• Building addiction recovery capital through online participation in a recovery community

      Bliuc, Ana-Maria; Best, David; Iqbal, Muhammad; Upton, Katie; Western Sydney University; Sheffield Hallam University; Monash University; Job, Friends and Houses, UK (Elsevier BV, 2017-09-30)
      This study examines how online participation in a community of recovery contributes to personal journeys of recovery. It investigates whether recovery capital building – as indicated by increased levels and quality of online social interactions – and markers of positive identity development predict retention in a recovery program designed around fostering community involvement for early stage recovery addicts. It was predicted that online participation on the group's Facebook page and positive identity development are associated to retention in the program. To map how participants interact online, social network analysis (SNA) based on naturally occurring online data (N = 609) on the Facebook page of a recovery community was conducted. Computerised linguistic analyses evaluated sentiment of the textual data (capturing social identity markers). Linear regression analyses evaluated whether indicators of recovery capital predict program retention. To illustrate the findings in the context of the specific recovery community, presented are two case studies of key participants who moved from the periphery to the centre of the social network. By conducting in-depth interviews with these participants, personal experiences of engagement in the online community of group members who have undergone the most significant changes since joining the community are explored. Retention in the program was determined by a) the number of comment 'likes' and all ‘likes' received on the Facebook page; b) position in the social network (degree of centrality); and c) linguistic content around group identity and achievement. Positive online interactions between members of recovery communities support the recovery process through helping participants to develop recovery capital that binds them to groups supportive of positive change.
    • The effects of local socio-political events on group cohesion in online far-right communities

      Bliuc, Ana-Maria; Betts, John M.; Faulkner, Nicholas; Vergani, Matteo; Chow, Rui Jie; Iqbal, Muhammad; Best, David; University of Dundee; Monash University, Melbourne, Victoria, Australia; Deakin University, Melbourne, Victoria, Australia; et al. (Public Library of Science (PLoS), 2020-03-30)
      In recent years, the reach and influence of far-right ideologies have been extended through online communities with devastating effects in the real world. In this research, we examine how far-right online communities can be empowered by socio-political events that are significant to them. Using over 14 years of data extracted from an Australian national sub-forum of a global online white supremacist community, we investigate whether the group cohesion of the community is affected by local race riots. Our analysis shows that the online community, not only became more cohesive after the riots, but was also reinvigorated by highly active new members who joined during the week of the riots or soon after. These changes were maintained over the longer-term, highlighting pervasive ramifications of the local socio-political context for this white supremacist community. Pre-registered analyses of data extracted from other white supremacist online communities (in South Africa and the United Kingdom) show similar effects on some of the indicators of group cohesion, but of reduced magnitude, and not as enduring as the effects found in the context of the Australian far-right online community.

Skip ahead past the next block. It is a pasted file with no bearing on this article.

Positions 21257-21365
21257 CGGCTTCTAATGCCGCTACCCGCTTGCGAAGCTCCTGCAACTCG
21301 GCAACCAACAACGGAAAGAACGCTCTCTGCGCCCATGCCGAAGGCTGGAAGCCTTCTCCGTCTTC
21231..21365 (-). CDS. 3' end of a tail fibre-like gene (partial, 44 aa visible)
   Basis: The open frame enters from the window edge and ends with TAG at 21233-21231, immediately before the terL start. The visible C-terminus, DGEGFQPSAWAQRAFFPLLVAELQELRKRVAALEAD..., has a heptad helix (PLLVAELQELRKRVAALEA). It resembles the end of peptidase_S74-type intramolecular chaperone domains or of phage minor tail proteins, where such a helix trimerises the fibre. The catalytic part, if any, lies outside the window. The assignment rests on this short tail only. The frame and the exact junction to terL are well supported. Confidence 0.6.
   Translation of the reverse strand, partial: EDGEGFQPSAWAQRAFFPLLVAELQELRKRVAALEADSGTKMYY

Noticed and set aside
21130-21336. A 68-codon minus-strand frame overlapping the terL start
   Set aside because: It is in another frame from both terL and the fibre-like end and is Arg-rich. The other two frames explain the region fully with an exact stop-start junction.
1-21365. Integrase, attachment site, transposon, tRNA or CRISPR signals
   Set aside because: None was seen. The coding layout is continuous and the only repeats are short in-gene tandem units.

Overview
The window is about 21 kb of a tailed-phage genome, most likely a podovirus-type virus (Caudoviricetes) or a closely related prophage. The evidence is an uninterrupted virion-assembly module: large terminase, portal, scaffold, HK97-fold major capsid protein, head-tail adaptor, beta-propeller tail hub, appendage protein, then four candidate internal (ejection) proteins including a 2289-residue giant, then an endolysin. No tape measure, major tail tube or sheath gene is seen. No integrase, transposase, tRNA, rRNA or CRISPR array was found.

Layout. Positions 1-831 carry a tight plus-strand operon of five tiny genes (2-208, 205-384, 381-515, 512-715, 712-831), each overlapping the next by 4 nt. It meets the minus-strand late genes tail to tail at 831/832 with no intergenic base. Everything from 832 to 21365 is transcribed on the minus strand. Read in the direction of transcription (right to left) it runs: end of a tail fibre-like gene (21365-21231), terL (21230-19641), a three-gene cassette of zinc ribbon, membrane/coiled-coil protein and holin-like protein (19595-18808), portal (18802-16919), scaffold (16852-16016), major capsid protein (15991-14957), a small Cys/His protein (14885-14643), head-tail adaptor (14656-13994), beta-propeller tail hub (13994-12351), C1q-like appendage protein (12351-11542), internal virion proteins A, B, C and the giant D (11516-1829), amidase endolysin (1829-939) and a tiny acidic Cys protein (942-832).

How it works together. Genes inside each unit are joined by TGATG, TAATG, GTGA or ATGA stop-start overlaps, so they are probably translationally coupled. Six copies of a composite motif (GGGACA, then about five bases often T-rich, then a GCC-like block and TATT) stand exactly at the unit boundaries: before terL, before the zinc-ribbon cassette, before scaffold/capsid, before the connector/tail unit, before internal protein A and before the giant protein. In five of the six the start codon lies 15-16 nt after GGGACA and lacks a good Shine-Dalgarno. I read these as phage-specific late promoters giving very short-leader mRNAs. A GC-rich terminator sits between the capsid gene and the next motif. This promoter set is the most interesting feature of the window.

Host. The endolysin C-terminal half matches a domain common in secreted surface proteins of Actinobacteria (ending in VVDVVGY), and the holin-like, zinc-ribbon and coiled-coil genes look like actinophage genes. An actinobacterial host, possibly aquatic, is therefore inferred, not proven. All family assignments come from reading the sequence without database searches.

• Mapping social identity change in online networks of addiction recovery

      Best, David; Bliuc, Ana-Maria; Iqbal, Muhammad; Upton, Katie; Hodgkins, Steve; Sheffield Hallam University; Western Sydney University; Monash University; Job, Friends and Houses, UK; Blackpool Division, Lancashire Police (Informa UK Limited, 2017-07-27)
      ustainable addiction recovery is determined in part by how social and community resources can be mobilised to support long-term identity change. Given the current growth in technology, we ask what the role of online social interactions is in supporting long-term identity change for people in recovery. The paper also explores the relationship between the evolution of online social networks and key events that members experience in the outside world, based on a project examining changes in online participation over eight months among members of a UK addiction recovery community built around a social enterprise for employment and housing. The social enterprise had an open Facebook page that was used by staff, clients and by a diverse range of individuals not directly involved in the organisation. Based on an analysis of naturally occurring online data on the Facebook page, social network analysis (SNA) and computerised linguistic analysis that quantified emotion and belonging language in posts and subsequent ‘likes’, we found that variations in the structure of the online social network and the content of communication are consistent with ‘core’ members’ experience of those events. Our findings indicate that strong recovery networks supported by positive social interactions can contribute to achieving long-term identity change that supports sustaining engagement in recovery communities.